LIVE UPDATES: Syrian dictator Bashar al-Assad made a surprise visit to Moscow last night.
The previous post in our Putin in Syria column can be found here.
As we reported earlier, there are reports that the Assad regime is advancing near Aleppo, making slow gains in a series of minor victories in southern and southeastern Aleppo province. None of these victories, however, represent a significant change in the situation on the ground in Aleppo. There continue to be reports of heavy regime casualties in these battles as well. It remains to be seen, then, whether Russia’s airstrikes will help propel Assad’s offensive in Aleppo forward enough to change the stalemated dynamic that has become Aleppo’s status quo.
Here is latest assessment of Russian airstrikes from the Institute for the Study of War:
Russia’s air campaign continues to marginalize moderate elements of the Syrian opposition by targeting moderate, U.S.-backed TOW anti-tank missile recipients. Russian airstrikes killed the Chief of Staff of U.S.-backed TOW missile recipient First Coastal Division in the vicinity of Jebel al-Akrad on October 19. TOW missiles have slowed regime advances throughout northwestern Syria throughout the past two weeks, particularly as Russia increased its supply of armored vehicles to the Syrian regime. U.S.-backed rebels in Aleppo, for instance, reportedly have targeted over 11 of the regime’s armored vehicles with TOW missiles since October 16. Russian warplanes have targeted several other U.S.-backed TOW missile recipients since the start of the Russian aerial campaign in Syria on September 30, including Liwa Suqour al-Jebel, Liwa Fursan al-Haqq, and Tajamu’ al-Izza in the provinces of Idlib and Hama, as well as the Martyr Lieutenant Ahmed Abdou Battalion in Damascus. The moderate opposition and U.S.-backed rebel groups may change their behaviors and alignments as a result of Russia’s attacks. Syrian al-Qaeda affiliate Jabhat al-Nusra may simultaneously expand its campaign against U.S.-backed rebels with the support of allies within the Islamist opposition.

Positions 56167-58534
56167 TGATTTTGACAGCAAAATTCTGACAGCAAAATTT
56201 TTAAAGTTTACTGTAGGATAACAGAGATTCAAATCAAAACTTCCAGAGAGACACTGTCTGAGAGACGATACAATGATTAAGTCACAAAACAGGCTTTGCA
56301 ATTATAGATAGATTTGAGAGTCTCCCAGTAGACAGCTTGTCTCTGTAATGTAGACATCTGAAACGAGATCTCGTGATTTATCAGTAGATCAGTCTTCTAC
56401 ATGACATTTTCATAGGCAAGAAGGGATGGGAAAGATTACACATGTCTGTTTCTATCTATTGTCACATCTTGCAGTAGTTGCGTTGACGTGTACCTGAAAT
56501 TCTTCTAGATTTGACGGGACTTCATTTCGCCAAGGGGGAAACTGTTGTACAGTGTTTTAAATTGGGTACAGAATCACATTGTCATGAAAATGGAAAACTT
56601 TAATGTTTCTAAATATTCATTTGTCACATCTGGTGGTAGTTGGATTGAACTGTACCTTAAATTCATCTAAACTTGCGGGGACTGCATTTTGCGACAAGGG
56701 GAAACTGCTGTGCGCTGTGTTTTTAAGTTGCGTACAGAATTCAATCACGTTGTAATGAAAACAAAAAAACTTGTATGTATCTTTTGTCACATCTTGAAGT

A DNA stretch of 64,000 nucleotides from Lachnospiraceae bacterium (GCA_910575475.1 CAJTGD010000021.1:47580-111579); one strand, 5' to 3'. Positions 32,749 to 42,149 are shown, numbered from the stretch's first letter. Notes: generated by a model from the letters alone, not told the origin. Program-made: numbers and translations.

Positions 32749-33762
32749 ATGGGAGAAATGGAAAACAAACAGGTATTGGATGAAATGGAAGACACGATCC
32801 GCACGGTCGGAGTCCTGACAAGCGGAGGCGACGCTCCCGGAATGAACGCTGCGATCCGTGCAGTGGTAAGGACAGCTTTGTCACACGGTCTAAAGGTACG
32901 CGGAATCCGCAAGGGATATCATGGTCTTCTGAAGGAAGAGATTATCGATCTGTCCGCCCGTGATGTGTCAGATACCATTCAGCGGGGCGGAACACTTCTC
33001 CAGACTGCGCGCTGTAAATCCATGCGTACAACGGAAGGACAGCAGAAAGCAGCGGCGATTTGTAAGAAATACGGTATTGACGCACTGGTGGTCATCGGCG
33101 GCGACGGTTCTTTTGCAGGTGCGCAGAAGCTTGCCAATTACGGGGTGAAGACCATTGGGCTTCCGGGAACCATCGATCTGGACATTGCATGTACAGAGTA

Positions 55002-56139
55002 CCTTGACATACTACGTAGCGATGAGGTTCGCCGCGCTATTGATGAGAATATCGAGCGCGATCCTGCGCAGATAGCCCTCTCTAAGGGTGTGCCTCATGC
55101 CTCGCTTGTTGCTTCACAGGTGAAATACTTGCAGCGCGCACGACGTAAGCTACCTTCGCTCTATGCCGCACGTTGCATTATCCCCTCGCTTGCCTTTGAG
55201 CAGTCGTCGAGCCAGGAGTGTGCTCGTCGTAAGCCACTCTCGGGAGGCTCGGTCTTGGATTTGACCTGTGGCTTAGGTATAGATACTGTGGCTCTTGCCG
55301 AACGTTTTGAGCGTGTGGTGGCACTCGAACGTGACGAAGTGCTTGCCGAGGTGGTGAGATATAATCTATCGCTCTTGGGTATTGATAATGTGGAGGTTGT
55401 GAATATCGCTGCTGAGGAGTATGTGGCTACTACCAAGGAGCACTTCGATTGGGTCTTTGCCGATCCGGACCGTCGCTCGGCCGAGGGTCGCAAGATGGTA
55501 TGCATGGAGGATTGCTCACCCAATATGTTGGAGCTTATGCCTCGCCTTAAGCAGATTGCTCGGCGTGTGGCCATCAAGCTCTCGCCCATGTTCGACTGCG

ISW Blog: Russian Airstrikes in Syria: September 30 – October 20, 2015
By Genevieve Casagrande and Jodi Brignola Key Takeaway:Russian airstrikes continue to bolster the Assad regime's efforts to defeat the Syrian opposition. Russian airstrikes from October 19-20 primarily supported ongoing regime ground offensives in rebel-held areas in the southern countryside of Aleppo, the al-Ghab plain of northwestern Hama Province, and the Jebel al-Akrad mountain range in northeastern Latakia Province.
Elsewhere, however, things have changed little since Russia’s bombing
campaign began — in areas where Russia and Assad are not currently
focused, the Assad regime and it’s allies Hezbollah and Iran continue to
lose ground, and commanders.
The latest news is that Nader Hamid, a key commander in Iran’s
Basij force, has been killed in battle in Quneitra, southwest Syria,
near the Israeli border. Now Lebanon reports:
On Sunday, reports emerged that Iranian Revolutionary Guard Corps
(IRGC) commander Muslim Kheizab had been killed while serving an
“advisory” mission in Syria.
Last week, Iran confirmed the deaths
of General Farshad Hasounizad, the former head of the IRGC’s elite
Saberin Brigade, and Hamid Mokhtarband, the former chief-of-staff of the
1st Brigade of Iran’s crack 92nd Armored Division, which is considered
the country’s top armored unit.
Their deaths followed the
dramatic killing of IRGC general Hussein Hamdani, who was one of the
IRGC’s leading generals and the country’s top military advisor in Syria.
Ironically, then, it is Russian airstrikes on non-ISIS rebels which has allowed ISIS to launch its own attack on regime-held territory in Aleppo, a reality which may disrupt the regime’s attempt to dislodge the stubborn rebel groups which hold the city.